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Lesson 17Setting up multiple protocol listeners on the same node
ObjectiveRun three types of listeners on the same server.

Setting up Multiple Protocol Listeners on the Same Node

As we know, one of the great features of Oracle Net is the ability to support incoming connections from many protocols:
Three clients accessing an Oracle database server using Oracle Connection Manager.
This protocol independence allows tremendous flexibility, since connections from any type of computer, even mainframes, will be able to make distributed requests for Oracle data.
In Oracle there are two ways to obtain multi-protocol support. The simplest way is to create extra ADDRESS entries in your listener.ora files for the new protocols. The other approach is to use the Connection Manager within Oracle Net.
For Oracle systems that receive connections from multiple protocols, you will need to define a listener address for each protocol, so the listener can listen on more than one address. To do this, you will need to specify an ADDRESS LIST in your listener.ora file.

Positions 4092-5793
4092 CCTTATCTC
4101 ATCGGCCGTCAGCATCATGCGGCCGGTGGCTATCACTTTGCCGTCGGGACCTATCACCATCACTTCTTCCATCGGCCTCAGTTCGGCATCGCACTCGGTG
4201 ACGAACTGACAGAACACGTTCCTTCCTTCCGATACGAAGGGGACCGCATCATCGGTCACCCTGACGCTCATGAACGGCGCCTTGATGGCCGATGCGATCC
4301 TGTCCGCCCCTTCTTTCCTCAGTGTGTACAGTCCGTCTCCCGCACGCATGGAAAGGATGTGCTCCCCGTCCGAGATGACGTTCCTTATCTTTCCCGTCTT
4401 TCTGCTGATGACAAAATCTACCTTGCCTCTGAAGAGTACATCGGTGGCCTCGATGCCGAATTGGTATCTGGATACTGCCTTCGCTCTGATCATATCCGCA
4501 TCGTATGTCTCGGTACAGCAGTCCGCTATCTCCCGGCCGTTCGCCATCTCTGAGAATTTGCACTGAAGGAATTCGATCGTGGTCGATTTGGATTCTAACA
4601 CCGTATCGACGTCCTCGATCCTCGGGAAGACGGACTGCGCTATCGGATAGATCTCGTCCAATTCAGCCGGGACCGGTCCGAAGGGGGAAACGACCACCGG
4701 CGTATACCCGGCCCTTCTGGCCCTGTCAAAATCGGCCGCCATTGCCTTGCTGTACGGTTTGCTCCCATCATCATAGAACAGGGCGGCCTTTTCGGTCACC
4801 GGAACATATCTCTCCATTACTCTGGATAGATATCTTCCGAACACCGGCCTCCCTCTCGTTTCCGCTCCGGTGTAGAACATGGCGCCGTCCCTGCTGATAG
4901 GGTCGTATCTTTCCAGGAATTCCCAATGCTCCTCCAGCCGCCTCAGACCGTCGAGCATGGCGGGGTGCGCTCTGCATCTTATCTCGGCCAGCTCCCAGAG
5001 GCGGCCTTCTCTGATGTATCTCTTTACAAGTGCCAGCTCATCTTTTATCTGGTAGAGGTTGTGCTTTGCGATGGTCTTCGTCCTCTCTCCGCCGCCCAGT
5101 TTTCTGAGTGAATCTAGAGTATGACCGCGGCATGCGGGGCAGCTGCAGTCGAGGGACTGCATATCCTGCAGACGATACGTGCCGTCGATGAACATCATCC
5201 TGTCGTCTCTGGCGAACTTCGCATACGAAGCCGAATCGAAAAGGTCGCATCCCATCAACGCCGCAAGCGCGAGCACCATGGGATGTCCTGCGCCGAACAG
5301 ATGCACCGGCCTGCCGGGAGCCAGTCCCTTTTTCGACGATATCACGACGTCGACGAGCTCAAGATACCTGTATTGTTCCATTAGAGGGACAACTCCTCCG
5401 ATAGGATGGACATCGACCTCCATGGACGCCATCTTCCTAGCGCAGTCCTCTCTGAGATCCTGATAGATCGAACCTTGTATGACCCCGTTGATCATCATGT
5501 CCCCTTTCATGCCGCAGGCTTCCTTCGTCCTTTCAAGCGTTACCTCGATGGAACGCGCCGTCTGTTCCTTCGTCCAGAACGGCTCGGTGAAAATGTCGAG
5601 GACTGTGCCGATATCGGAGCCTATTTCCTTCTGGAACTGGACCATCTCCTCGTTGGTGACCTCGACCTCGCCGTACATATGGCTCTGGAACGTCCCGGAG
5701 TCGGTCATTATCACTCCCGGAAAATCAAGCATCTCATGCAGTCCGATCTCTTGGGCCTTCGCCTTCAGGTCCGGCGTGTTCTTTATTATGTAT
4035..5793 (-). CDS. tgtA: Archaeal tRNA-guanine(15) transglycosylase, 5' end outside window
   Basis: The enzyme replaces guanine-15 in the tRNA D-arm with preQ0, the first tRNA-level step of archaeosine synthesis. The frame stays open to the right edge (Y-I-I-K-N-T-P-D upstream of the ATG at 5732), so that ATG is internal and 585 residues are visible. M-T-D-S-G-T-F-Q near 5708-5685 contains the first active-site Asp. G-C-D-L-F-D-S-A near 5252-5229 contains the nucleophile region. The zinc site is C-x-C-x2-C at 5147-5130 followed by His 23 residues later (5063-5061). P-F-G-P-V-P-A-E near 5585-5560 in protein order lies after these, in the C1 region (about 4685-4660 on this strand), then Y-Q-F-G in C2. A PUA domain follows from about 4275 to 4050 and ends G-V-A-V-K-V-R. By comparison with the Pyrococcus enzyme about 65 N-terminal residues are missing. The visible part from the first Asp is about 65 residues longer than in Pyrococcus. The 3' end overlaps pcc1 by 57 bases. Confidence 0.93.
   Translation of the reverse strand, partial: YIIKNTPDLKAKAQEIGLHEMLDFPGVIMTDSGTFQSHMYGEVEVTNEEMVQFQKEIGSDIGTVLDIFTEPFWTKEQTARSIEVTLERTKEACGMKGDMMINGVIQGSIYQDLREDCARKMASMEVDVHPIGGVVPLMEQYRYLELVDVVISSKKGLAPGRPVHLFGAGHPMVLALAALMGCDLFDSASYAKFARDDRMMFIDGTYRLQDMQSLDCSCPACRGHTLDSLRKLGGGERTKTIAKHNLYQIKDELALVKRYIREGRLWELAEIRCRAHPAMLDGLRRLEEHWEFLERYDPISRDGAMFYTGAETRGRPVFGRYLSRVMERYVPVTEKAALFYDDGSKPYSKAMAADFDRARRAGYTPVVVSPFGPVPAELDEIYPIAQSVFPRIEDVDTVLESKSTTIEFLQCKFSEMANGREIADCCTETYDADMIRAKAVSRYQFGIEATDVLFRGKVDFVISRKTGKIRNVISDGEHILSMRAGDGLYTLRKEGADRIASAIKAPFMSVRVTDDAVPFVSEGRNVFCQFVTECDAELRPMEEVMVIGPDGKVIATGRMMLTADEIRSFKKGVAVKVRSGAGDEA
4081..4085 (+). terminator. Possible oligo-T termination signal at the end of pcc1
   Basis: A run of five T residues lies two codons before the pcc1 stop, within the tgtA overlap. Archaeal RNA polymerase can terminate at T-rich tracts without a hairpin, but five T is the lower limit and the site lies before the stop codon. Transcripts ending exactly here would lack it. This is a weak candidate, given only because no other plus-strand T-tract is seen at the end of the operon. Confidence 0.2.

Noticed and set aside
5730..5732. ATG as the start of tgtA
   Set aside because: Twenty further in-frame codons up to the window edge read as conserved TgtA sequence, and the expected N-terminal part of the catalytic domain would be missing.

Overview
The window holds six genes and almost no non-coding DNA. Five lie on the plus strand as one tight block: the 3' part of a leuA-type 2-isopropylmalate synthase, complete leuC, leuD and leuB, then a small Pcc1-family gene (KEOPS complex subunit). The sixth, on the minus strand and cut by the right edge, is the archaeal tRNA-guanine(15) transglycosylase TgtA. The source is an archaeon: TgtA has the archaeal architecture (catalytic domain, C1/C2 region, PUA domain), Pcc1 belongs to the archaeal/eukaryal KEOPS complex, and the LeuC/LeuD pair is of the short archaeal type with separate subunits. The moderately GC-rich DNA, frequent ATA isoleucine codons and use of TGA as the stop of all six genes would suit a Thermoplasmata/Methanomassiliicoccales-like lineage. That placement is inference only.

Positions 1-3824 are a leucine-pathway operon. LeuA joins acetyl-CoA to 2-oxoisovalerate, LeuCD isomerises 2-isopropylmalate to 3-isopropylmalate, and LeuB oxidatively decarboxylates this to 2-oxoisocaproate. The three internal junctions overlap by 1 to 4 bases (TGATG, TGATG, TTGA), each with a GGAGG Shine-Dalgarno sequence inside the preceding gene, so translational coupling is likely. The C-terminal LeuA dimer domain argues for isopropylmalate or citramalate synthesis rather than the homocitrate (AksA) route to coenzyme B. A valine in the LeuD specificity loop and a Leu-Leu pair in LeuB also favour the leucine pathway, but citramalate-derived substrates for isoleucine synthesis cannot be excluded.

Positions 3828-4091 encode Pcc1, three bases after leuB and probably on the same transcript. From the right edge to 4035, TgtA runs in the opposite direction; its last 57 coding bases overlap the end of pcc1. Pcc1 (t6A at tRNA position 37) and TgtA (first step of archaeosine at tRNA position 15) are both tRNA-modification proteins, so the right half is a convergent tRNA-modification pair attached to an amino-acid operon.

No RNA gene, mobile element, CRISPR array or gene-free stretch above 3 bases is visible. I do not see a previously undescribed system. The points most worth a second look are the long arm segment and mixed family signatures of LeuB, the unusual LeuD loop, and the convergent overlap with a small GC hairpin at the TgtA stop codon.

Oracle Integration Cloud Service
View the code below to see an example of how the listener would be configured if, for example, a host machine is running both TCP/IP and SPX/IPX.
# Filename: Listener.ora
        (ADDRESS= (PROTOCOL= IPC)(KEY= tom))
        (ADDRESS= (PROTOCOL= IPC)(KEY= jerry))
        (ADDRESS= (PROTOCOL= TCP)(Host= dilbert)(Port= 1521))
    (SID_DESC =
      (GLOBAL_DBNAME= dilbert.)
      (ORACLE_HOME= /ora7/home/dba/oracle/product/7.3.4)
      (SID_NAME = tom)
    (SID_DESC =
      (GLOBAL_DBNAME= dilbert.)
      (ORACLE_HOME= /ora7/home/dba/oracle/product/7.3.4)
      (SID_NAME = jerry)

Note that the main listening address remains port 1521, but the listener will also listen for incoming SPX connections on the port defined by the service named SERVICE1. The port number will be obtained at listener start-up time by referencing the UNIX /etc/services file. In this fashion, a single listener process will be listening on two ports for two types of incoming connections.
The Oracle Net Connection Manager also provides this feature in the Connection Manager utility, but this requires use of the Multi-Threaded Server.
Finally, an obscure feature of Oracle allows multiple listeners to be defined on the same server. Because of the fast speed with which the listener bequeaths connections, this feature is rarely used, but for systems that have hundreds of connections per minute, it can be helpful to define multiple listeners. This is accomplished by defining several listener entries in the listener.ora file. The next lesson concludes this module.